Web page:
AskDefine | Define pericope

User Contributed Dictionary

English

Etymology

From late Latin pericope, from Greek περικοπή ‘section’, from peri- + κοπή ‘cutting’, from κόπτειν ‘to cut’.

Pronunciation

/pəˈrɪkəpi/

Noun

  1. A section of text, especially a passage of Scripture to be read in public worship.
    The reader looked up the Sunday morning pericope.
    The oldest know system of pericopes in the Western Church is ascribed to Jerome.

References

  • The Lutheran Cyclopedia, 1954, 1975 Concordia Publishing House, St Louis p 614.

Extensive Definition

A pericope () (Greek , "a cutting-out") in rhetoric is a set of verses which form one coherent unit or thought, thus forming a short passage suitable for public reading from a text, now usually of sacred scripture.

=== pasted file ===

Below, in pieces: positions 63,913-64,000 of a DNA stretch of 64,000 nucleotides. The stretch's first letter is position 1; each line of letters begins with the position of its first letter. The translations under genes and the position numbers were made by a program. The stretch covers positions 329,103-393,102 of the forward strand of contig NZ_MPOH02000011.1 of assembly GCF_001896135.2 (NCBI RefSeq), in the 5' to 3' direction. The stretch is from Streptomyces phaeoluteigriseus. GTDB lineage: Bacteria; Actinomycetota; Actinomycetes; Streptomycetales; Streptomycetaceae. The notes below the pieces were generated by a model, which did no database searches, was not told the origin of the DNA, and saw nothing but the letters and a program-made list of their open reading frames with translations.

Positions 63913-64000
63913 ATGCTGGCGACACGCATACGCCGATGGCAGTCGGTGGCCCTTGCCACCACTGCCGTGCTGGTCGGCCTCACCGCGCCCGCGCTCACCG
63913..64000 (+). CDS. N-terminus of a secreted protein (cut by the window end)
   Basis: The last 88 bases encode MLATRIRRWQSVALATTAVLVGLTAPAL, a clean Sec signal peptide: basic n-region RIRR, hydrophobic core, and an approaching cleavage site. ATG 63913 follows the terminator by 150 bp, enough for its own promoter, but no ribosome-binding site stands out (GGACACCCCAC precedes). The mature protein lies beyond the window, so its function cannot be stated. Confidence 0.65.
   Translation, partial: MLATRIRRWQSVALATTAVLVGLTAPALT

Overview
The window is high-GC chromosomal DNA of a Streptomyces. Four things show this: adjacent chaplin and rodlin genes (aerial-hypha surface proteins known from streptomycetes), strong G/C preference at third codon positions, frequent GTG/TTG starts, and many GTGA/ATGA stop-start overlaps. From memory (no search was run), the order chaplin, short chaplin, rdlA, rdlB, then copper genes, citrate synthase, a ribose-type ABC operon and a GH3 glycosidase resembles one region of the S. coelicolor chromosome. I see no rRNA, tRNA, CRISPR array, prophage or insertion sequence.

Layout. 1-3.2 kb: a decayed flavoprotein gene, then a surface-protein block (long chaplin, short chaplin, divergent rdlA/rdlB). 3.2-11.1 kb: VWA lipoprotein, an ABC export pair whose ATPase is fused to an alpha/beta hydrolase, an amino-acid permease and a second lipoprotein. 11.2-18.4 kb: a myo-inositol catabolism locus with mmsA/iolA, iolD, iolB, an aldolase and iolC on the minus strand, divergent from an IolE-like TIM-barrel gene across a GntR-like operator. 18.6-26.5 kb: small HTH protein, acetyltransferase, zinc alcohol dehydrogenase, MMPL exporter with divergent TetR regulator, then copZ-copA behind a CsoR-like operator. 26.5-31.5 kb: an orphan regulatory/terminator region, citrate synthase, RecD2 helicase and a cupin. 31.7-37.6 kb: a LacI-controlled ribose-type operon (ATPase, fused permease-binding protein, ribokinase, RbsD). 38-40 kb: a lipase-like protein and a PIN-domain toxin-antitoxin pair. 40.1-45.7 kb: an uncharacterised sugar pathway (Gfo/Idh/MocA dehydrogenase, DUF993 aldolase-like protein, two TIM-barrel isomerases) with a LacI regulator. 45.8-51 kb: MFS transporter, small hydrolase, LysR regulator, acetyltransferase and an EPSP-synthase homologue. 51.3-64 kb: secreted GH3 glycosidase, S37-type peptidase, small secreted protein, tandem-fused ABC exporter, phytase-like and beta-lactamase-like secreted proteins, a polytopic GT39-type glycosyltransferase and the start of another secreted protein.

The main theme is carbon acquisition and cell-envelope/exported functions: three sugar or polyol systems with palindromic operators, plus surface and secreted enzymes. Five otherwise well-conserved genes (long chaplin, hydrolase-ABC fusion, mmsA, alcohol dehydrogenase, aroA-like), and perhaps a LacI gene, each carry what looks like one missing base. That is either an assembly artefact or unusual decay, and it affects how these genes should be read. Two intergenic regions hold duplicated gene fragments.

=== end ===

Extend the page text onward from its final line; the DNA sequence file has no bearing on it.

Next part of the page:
Manuscripts, often illuminated, called Pericopes, are normally abbreviated Gospel Books only containing the sections of the Gospels required for the Masses of the liturgical year. Notable examples, both Ottonian, are the Pericopes of Henry II and the Salzburg Pericopes.
Lectionaries are normally made up of pericopes containing the Epistle and Gospel readings for the liturgical year. A pericope consisting of passages from different parts of a single book, or from different books of the Bible, and linked together into a single reading is called a concatenation.
pericope in German: Perikope
pericope in Spanish: Perícopa
pericope in French: Péricope
pericope in Interlingua (International Auxiliary Language Association): Pericope
pericope in Italian: Pericope
pericope in Polish: Perykopa
pericope in Portuguese: Perícopa
pericope in Finnish: Perikooppi
pericope in Swedish: Perikop
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